Italy – L’Urlo della Terra [the Earth’s cry] no.3 is out


The third issue of radical eco paper L’Urlo della Terra is out

In this issue:

A map to access the brain

Genetically modified trees and the bio-economy
Towards a season of biotech consensus?
The wilderness in an Expo sandwich
Notes on the margin of a GM demo
Francois Kepes, the man who rationalizes living machines
Words on the move: talk with Luana, an animal liberation activist on trial in Brescia
following the liberation of beagles from Green Hill [breeding farm in Lombardy].
Declaration to the court at the Green Hill trial
Anti-nuclear power sabotage: back to court after ten years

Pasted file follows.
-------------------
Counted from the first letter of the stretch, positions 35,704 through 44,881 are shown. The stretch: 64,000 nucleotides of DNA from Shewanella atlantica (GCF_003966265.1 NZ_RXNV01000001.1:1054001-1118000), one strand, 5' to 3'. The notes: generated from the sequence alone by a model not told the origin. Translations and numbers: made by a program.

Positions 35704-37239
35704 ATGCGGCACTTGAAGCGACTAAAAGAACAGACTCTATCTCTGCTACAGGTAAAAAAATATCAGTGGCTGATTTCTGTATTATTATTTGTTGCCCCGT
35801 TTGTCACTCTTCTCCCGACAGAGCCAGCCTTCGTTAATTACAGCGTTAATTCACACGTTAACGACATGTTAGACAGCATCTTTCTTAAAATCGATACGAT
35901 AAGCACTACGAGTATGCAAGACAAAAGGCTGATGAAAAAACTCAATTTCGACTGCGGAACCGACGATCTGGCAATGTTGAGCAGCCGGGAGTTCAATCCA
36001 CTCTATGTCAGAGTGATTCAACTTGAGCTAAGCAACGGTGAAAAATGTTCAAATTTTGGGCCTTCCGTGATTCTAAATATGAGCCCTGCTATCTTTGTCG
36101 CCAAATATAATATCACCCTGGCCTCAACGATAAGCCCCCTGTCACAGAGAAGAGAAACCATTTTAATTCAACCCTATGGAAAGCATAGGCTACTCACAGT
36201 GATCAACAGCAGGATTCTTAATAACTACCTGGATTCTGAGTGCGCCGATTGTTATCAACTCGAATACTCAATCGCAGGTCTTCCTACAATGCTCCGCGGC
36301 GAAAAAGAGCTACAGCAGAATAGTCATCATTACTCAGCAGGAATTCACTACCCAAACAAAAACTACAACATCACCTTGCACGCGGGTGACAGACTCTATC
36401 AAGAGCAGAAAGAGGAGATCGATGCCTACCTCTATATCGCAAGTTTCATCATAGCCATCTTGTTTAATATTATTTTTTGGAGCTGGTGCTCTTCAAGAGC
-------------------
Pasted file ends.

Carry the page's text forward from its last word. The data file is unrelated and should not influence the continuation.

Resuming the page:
Recent months have been intense with initiatives that we have been participating in as a collective of resistance to the nanotech world and as editors of L’Urlo della Terra; we have been in many places and situations discussing topics such as radical environmentalism, convergent sciences and animal liberation. We carry out our public interventions the same way as we make and distribute this paper: we don’t go to specific areas or have privileged interlocutors to address. Of course, we’d like to say that this paper is for ‘everybody’ and can be distributed anywhere to awaken dormant spirits. We know well that it’s not like that. Of course we’d rather go for more sensitive milieus and contexts, where there is already some form of attention and interest about what’s happening around us, inside us, to other animals and the planet, where ideas can raise doubts and moments of rupture. A rupture that is increasingly normalizing, always more alien and accustomed to an ever growing insidious exploitation, to the point that we end up thinking we are facing a monolith that can’t be opposed other than with practices with the mere appearance of conflictuality.